To operate a parish church, there are many costs involved. It's important to ditinguish between capital projects and ordinary running costs. The simple distinction is 'do we incur this cost every year?' If the answer is 'yes' then it's a running cost.
If you are contemplating or undertaking a capital project such as building works, replacing or buying equipment etc. then people at Church House may be able to guide you to where finance might be found. Of course finance is not the only issue that needs consideration. Start by speaking to one us (see 'Speak to somebody' on this page).
Normal running cost include energy bills, office bills, clergy expenses, upkeep of church fabric and the 'parish contribution' (see below).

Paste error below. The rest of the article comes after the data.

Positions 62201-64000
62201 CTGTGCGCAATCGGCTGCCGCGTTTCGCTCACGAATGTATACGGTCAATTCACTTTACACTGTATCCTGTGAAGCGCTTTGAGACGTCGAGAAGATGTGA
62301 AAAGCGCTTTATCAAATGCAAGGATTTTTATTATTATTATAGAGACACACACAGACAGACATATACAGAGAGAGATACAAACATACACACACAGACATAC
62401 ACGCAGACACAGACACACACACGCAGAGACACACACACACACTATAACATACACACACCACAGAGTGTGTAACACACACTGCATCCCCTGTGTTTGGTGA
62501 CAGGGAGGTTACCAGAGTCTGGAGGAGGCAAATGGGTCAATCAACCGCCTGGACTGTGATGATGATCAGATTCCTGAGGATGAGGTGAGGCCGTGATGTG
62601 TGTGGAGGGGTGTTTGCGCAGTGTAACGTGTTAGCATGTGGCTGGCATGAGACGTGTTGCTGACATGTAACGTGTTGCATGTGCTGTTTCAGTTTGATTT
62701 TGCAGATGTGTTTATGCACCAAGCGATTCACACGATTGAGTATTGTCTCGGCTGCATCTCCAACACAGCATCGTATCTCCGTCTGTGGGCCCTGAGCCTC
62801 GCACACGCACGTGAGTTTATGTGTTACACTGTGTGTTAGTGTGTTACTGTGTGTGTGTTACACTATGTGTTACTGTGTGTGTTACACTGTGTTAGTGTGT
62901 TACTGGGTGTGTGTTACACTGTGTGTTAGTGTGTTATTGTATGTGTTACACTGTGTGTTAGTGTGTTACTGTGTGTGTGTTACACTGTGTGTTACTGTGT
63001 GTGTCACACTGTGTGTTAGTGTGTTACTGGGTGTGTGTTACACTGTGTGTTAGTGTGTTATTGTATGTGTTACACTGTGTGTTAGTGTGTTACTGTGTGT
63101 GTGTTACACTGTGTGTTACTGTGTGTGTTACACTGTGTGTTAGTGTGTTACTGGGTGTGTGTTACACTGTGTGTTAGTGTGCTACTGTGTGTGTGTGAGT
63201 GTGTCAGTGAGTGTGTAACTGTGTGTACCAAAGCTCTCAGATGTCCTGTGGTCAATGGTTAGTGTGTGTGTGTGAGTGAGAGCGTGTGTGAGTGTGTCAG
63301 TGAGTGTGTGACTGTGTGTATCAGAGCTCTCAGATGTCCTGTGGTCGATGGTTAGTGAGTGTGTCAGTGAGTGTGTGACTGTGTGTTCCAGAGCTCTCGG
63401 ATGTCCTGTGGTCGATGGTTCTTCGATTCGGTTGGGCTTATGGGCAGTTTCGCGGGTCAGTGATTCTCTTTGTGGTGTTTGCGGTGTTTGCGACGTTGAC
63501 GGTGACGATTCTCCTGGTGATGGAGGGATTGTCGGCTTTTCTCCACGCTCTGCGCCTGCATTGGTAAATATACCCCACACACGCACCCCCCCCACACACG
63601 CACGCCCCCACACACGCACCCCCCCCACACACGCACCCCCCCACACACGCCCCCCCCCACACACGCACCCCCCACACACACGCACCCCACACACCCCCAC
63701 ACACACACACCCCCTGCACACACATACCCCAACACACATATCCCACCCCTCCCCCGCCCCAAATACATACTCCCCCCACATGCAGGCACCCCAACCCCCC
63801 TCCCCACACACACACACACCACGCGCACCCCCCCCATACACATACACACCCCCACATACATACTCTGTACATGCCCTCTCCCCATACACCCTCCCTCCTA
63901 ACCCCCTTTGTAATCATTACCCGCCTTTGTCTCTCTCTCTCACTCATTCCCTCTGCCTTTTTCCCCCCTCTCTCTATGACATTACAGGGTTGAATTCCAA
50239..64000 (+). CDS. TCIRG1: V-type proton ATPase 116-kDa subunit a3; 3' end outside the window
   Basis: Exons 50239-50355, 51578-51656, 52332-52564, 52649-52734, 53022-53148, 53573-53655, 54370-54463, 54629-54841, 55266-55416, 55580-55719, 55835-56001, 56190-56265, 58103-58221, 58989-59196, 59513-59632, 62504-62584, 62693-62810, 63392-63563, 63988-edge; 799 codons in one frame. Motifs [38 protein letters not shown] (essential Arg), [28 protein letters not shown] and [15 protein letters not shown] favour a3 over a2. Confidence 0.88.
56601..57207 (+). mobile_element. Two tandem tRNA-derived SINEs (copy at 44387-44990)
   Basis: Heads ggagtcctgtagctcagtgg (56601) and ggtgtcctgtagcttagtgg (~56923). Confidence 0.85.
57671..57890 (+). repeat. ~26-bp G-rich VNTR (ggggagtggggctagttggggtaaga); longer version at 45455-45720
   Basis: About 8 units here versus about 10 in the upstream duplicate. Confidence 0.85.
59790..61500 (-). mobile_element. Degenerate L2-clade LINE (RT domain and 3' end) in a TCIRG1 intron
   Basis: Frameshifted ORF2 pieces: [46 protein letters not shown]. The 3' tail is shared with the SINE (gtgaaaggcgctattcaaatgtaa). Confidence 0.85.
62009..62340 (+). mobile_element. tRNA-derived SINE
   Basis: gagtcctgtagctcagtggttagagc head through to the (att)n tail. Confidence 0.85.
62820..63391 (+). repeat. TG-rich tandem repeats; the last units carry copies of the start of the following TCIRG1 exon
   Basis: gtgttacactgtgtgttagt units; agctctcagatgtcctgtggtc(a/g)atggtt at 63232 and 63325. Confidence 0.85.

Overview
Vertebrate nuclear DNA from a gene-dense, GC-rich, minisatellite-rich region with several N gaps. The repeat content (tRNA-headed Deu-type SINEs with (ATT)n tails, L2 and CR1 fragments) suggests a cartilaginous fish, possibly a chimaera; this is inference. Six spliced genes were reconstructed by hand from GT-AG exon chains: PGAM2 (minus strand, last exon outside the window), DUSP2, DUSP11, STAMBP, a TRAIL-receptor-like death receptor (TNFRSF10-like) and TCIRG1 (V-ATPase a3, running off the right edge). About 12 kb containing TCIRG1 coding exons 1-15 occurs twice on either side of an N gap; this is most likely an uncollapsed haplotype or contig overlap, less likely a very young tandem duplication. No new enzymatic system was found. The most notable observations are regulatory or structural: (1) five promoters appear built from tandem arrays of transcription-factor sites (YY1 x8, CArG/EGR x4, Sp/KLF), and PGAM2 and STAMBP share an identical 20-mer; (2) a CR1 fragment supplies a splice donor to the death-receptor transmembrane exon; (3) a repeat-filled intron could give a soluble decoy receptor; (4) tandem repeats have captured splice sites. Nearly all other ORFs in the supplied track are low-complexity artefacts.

Significant savings may be achievable by registering with the Parish Buying Scheme (click here) which procures using the bulk buying power of the whole Church of England and the Church in Wales.
The parish contribution
Often one of the largest outgoings in the local church budget, many people ask what the Parish Contribution actually procures. The short answer is that payroll, training, housing and pension costs for clergy, together with buildings insurance, are all handled at diocesan (or regional) level. So are a portfolio of professional services that it makes sense to offer regionally rather than locally. All of these are paid for by the contributions of parishes across the diocese.
Assessment practices vary from diocese to diocese. In this diocese, the exact parish contribution that each local church is invited to pay will be assessed by the local Deanery treasurer in consultation with the rural dean and the elected members of the local deanery synod.